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    What is St Patrick’s Day? St Patrick’s Day was originally a religious feast day for St Patrick – the patron saint of Ireland and a Christian missionary. St Patrick, the son of a deacon and the grandson of a priest, was actually not born Irish but Scottish. However, he is said to have spent many years in Ireland converting the pagans to Christianity before his death on March 17 in the fifth century. Despite its origins, St Patrick’s Day has since grown into a global celebration of Irish culture, with festivities (usually, involving a fair bit of drinking) held throughout the world. However, it is also widely observed across the globe, especially in the UK, America, Canada and Australia. On March 17, the Lenten restrictions on eating meat and drinking alcohol are relaxed. Who is St Patrick? The first thing about St Patrick is he isn't technically a Saint. Shock horror. He's called Saint Patrick although he was never canonised by the Church. He was born into a wealthy family in AD387 in Kilpatrick, Scotland. His real name was Maewyn Succat. Records show at the age of 16, he was kidnapped by Irish raiders and taken to Gaelic Ireland as a slave to tend and herd sheep. During his captivity, he learned the rituals and customs of the druids - the people he eventually converted. Patrick is said to have prayed to God more than 100 times a day. He also had a dream about God, in which he later said he was told to leave Ireland by going to the coast. "You're ship is ready," he was told. The dream led to St Patrick escaping from his captors and making his way back home, where he became a priest, like his grandfather. The young man is then believed to have returned to Ireland as a Christian missionary after experiencing another vision where he was given a letter labelled "voice of the Irish". When he opened it he apparently heard the voices begging him to return. He did so, and converted thousands of the pagan Irish to Christianity in the northern half of the country. He used their symbols and Christianised them. He would use shamrocks to explain the Holy Trinity to those he preached to, resulting in the widespread focus on the plants on St Patrick’s Day. He is also said to have performed miracles and built churches across Ireland. St Patrick died at Saul – where he is believed to have begun his missionary work - and was later buried at Downpatrick, County Down. After his death on March 17, 461, he was the subject of many legends and became the foremost patron saint of Ireland. PS... It’s St Paddy, NOT Patty Believe it or not, some people incorrectly refer to St Patrick’s Day as ‘St Patty’s Day’, instead of ‘St Paddy’s Day’. As many angry Irishmen have previously pointed out, the term ‘Paddy’ is derived from the Irish name, Pádraig. In contrast, ‘Patty’ is typically used to refer to a burger – or a similar flattened cake of food. So if you’re trying to refer to the Irish celebration and not burgers or Patty from The Simpsons, we’d suggest steering clear of ‘St Patty’s Day’. Why Leprechauns? Leprechauns are typically represented as mischievous creatures who dress in green and hide pots of gold Leprechauns are diminutive fairies from Irish folklore. Their name is taken from the Irish word leipreachán. Nowadays, they are typically represented as mischievous creatures who dress in green, sport ginger beards and hide pots of gold. However, they were not always depicted in this way – with early tales describing their clothing as ‘red’ and ‘laced with gold’. Their main occupation was making and mending shoes. f you catch one of the wrinkled fairies, it is said that they must lead you to their treasure and may also grant you three wishes (sort of like a genie). Revellers tend to dress up as leprechauns on St Patrick’s Day because of the creatures’ iconic status and eye-catching appearance. Others simply wear green – a colour that has been associated with Ireland and St Patrick’s Day since the mid-17th century. Where is St Patrick’s Day celebrated? Although it is treated as a national holiday in Northern Ireland and the Republic of Ireland, St Patrick’s Day is also celebrated across the world – and even in outer space. In 2011, astronauts on board the International Space Station honoured the event by playing flutes and tin whistles belonging to the Irish group, The Chieftains. And in 2013, Chris Hadfield took photos of Ireland and one of himself wearing a green bow tie while floating weightless in the space station. In Ireland, celebrations are held across the country, with the two largest taking place in Dublin and Downpatrick, where St Patrick himself was buried. The festivities include enormous parades and festivals, with musical performances, dancing and fireworks. In the UK, Birmingham hosts what is described as the third biggest St Patrick’s Day parade in the world, which covers two miles through the city centre. The horse racing at Cheltenham Festival in Gloucestershire also usually coincides with the annual celebration. There's an event this year on the 16th - with a special race to mark the day. In the United States, St Patrick’s Day is widely observed across many states as a celebration of Irish and Irish American culture. In Chicago, Illinois, thousands of people gather annually to see the Chicago River dyed green for the occasion. And in New York, a parade is held on Fifth Avenue, which sees live bands, leprechauns and dancers waving U.S. and Irish flags take to the streets. Other countries that mark St Patrick’s Day include Canada, Japan, Malaysia, Russia, South Korea, Australia, New Zealand and Switzerland. If you’re planning to celebrate Patrick’s Day – whether that’s at a pub or in the comfort of your own home - you might wish to wear one or more of the following: - A shamrock (or a horde of them… to get fully into the spirit of the Irish) - Green clothing - A green top hat - Green accessories (think hair bows, hair dye, make-up and nail varnish) - ...basically, anything green When is St Patrick’s Day? St Patrick’s Day is celebrated every year on March 17. https://www.mirror.co.uk/news/when-2018-st-patricks-day-7561188 How to say Happy St Patrick's Day in Irish Gaelic If you're planning on impressing your friends or celebrating the special event in Ireland this year - you might want to know how to say 'Happy St Patrick's Day' in Gaelic. The Irish phrase is "La Fheile Padraig".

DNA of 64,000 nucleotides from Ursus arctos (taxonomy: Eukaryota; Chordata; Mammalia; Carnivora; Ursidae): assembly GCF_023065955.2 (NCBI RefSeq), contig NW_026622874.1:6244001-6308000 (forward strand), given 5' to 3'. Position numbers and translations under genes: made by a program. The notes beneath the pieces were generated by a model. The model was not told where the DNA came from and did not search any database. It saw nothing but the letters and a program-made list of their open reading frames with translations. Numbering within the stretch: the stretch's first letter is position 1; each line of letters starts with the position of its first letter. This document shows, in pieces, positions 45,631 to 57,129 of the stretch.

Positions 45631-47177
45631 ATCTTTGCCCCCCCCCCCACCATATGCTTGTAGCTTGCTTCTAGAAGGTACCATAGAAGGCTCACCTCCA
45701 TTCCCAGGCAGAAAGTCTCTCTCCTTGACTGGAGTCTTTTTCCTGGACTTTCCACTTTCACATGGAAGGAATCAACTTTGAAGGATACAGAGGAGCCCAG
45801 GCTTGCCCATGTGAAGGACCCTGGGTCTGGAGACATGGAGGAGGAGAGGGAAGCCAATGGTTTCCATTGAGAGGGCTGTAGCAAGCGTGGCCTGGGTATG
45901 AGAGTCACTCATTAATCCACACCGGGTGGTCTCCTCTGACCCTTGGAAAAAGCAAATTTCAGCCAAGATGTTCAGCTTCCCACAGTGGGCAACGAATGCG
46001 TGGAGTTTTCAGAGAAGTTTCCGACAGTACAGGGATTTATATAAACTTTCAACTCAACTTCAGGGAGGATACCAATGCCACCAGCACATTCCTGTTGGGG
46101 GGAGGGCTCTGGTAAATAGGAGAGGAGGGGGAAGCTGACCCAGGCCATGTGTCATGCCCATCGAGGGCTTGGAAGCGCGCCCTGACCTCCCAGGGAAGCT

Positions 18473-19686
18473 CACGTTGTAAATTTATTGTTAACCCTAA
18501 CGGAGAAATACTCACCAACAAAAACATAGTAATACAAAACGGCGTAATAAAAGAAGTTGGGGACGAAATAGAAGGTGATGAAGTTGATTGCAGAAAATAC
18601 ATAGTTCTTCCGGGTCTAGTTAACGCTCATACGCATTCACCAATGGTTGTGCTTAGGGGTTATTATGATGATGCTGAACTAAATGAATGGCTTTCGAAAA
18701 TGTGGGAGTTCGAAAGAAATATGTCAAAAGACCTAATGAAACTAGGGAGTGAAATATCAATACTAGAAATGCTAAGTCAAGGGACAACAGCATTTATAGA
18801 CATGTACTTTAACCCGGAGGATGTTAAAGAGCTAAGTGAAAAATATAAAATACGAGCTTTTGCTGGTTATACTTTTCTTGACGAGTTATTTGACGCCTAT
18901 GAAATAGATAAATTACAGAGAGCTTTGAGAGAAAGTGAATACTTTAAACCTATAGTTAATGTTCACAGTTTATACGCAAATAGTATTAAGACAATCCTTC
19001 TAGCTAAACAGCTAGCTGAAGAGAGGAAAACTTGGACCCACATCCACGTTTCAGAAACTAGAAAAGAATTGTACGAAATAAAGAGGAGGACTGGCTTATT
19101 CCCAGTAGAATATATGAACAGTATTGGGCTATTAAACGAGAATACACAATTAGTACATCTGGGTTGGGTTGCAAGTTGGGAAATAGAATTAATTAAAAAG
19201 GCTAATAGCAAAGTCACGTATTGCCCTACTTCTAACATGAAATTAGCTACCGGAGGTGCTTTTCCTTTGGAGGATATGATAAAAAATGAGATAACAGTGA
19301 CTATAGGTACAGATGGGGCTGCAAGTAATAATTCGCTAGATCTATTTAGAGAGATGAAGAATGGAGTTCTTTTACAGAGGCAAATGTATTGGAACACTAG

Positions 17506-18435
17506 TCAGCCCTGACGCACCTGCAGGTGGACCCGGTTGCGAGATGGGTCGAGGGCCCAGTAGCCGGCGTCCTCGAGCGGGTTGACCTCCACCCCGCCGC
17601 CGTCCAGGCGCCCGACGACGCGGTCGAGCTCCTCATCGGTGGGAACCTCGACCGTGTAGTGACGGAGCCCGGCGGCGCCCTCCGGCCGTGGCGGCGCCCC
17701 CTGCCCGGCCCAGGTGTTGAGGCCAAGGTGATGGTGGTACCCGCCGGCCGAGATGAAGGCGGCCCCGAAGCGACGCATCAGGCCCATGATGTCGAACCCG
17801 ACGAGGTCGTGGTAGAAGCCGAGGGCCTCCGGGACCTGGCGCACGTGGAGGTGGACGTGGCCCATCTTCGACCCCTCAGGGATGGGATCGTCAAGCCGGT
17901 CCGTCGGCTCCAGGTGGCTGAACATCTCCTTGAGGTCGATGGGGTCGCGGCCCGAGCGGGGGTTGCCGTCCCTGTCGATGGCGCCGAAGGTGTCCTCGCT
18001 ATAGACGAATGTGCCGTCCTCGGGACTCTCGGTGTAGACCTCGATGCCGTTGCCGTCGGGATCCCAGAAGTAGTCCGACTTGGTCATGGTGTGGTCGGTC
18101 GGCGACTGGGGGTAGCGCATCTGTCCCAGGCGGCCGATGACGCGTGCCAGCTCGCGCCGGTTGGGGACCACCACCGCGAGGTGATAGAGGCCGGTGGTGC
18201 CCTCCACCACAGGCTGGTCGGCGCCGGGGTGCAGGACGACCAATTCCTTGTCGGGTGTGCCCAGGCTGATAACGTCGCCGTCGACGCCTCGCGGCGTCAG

9. Do not forget to set your clocks forward at 2 AM One Hour! (Spring Forward) Why we have Daylight Saving Time (CNN) Lawmakers in Florida are tired of the whole "fall back" and "spring forward" rigamarole. So they've approved a bill to keep Daylight Saving Time going throughout the year in their state. It took the state Senate less than a minute Tuesday to pass the "Sunshine Protection Act." There were only two dissenters. (The House passed it 103-11 on February 14.) The bill now goes to the desk of Gov. Rick Scott -- but it's far from a done deal after that, Even if the governor approves, a change like this will literally take an act of Congress. But if all is approved, Floridians -- who'll set their clocks ahead one hour this Sunday when Daylight Saving Time begins -- won't have to mess with it ever again. Florida will then join Hawaii and most of Arizona, the two places that are exempt from the Uniform Time Act of 1966. The Act established the system of uniform Daylight Saving Time throughout the US. A time whose time has passed? Efforts to **** off daylight saving time are nearly as old as the time shift itself. And many of the commonly offered rationales for daylight saving time (yes, it's "saving," not "savings") no longer hold true. For instance, one reason Congress used in enacting daylight saving time is that it saves energy. A 2008 US Department of Energy study reported that daylight saving time reduces annual energy use by only about 0.03%. And a study that same year from the University of California-Santa Barbara found it might even increase energy consumption. Another study found the clock changes can raise the risk of accidents by sleep-deprived motorists.